A new revolution, the journey of therapeutic psychedelia towards investment stardom

There is a revival of psychedelics under a new halo of respectability. The rules of the game have changed; laboratories, companies and Wall Street open their doors wide. The fascination puts aside the stigmas in the name of a mental health crisis, whose global spending will reach 15 billion in 2030, according to the World Economic Forum, and therefore requires increasingly effective tools. To do this, it has a therapeutic arsenal that seeks to hit the target of various diseases. In particular, against the great evil of the 21st century, the depression which is estimated to affect more than 300 million people on the planet, according to the WHO.

This psychedelic revolution seems, initially, an unconventional and countercultural path, which has 'Lucy in the Sky with Diamonds' (LSD) as its background soundtrack, but the truth is that prestigious names in medicine and centuries-old institutions endorse the attempt, and raise investments to stratospheric figures in record time. Johns Hopkins University and Imperial College London, among others, have new institutes in psychotropic research.

Meanwhile, companies and startups, driven by adrenaline, await the approval of psychedelic treatments and the patents that they would obtain with it. In short, and as the organizers of the next psychedelic conference in November in Fuerteventura affirm, “society is becoming psychedelic”, and this trend will increase.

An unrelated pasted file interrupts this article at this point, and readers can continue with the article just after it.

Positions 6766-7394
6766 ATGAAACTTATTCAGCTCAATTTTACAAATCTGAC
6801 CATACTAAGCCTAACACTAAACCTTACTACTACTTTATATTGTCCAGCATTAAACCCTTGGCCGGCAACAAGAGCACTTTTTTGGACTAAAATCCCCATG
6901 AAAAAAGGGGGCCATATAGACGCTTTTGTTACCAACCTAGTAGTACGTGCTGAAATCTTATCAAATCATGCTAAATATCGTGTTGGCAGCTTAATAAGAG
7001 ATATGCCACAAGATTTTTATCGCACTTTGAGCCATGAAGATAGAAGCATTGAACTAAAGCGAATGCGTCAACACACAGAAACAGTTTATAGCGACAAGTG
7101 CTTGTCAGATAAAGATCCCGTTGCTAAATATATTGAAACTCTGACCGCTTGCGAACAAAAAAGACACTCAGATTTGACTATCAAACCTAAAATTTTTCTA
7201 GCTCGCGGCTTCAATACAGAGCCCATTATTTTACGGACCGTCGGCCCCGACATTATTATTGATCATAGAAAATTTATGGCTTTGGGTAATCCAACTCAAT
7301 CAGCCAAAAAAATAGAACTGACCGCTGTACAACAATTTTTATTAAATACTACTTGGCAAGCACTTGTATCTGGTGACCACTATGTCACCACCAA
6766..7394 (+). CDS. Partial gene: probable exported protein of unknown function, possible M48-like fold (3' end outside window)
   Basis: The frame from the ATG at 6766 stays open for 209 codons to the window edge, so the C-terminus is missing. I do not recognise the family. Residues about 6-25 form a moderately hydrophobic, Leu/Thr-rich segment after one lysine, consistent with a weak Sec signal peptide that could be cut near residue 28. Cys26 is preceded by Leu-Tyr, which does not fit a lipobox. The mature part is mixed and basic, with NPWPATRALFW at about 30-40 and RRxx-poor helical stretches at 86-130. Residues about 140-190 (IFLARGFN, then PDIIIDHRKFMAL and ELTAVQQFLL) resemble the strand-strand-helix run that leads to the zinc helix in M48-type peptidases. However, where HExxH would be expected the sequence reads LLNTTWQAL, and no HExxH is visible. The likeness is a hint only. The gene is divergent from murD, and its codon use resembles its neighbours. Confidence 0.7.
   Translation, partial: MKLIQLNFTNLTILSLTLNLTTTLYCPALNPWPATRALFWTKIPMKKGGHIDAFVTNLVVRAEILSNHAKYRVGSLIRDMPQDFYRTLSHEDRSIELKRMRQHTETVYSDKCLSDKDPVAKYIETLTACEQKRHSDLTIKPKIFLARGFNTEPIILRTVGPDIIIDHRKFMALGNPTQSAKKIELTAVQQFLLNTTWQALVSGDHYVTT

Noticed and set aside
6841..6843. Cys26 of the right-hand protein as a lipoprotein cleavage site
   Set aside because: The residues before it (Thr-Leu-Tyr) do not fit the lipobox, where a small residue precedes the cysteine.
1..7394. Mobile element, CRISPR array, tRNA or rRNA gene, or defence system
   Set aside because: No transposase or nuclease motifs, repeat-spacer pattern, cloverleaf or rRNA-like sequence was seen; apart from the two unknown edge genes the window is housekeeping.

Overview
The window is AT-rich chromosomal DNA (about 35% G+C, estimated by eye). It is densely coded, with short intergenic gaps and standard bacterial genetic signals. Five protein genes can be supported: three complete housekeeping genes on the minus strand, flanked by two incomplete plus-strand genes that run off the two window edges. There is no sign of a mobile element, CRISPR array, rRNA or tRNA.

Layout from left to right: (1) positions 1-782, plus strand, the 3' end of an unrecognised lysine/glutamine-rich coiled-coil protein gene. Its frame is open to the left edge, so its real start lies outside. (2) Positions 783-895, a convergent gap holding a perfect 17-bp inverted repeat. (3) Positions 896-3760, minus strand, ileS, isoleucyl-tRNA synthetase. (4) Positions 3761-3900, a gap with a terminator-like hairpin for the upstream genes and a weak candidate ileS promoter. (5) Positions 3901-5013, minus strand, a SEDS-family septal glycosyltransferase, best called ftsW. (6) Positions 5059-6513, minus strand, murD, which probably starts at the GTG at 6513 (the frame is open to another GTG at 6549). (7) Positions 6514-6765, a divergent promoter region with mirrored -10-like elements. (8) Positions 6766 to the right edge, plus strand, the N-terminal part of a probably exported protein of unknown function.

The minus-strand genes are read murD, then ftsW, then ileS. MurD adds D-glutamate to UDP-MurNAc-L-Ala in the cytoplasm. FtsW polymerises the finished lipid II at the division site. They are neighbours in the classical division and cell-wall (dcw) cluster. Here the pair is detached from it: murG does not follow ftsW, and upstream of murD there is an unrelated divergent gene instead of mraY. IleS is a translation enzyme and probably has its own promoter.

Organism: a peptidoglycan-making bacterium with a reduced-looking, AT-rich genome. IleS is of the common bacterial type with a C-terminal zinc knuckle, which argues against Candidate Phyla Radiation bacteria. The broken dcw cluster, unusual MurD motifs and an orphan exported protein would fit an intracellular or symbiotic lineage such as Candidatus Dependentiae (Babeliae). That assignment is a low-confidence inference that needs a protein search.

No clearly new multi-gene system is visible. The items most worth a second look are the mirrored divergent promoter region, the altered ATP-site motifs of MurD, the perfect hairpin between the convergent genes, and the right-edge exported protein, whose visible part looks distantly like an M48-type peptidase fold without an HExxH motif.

Eduard Vieta, scientific director of Cibersam and head of the psychiatry and psychology service at Hospital Clínic, explains that "there is a rediscovery of certain substances that have an effect on the brain capable of altering states of consciousness, but in specific doses they can improve some conditions. psychiatric Before, only the addictive potential or its risks were seen, something that can happen if they are not used in a controlled way, but rigorous scientific studies have already been carried out that demonstrate their potential.

Covid Factor

And in this race, the Covid-19 has served as a catalyst, which has revealed what Jason Camm, one of the most powerful men in Silicon Valley, already announced in Forbes: «Mental health is about to become the main burden of health of the world. A challenge assumed by substances such as ketamine, psilobacin (the magic mushroom molecule), MDMA (ecstasy), DMT (the main component of ayahuasca) or LSD when they are put to the test in various studies and clinical trials. It is considered that, in addition to against resistant depression, they could be useful against anorexia nervosa, drug addiction, post-traumatic stress, autism...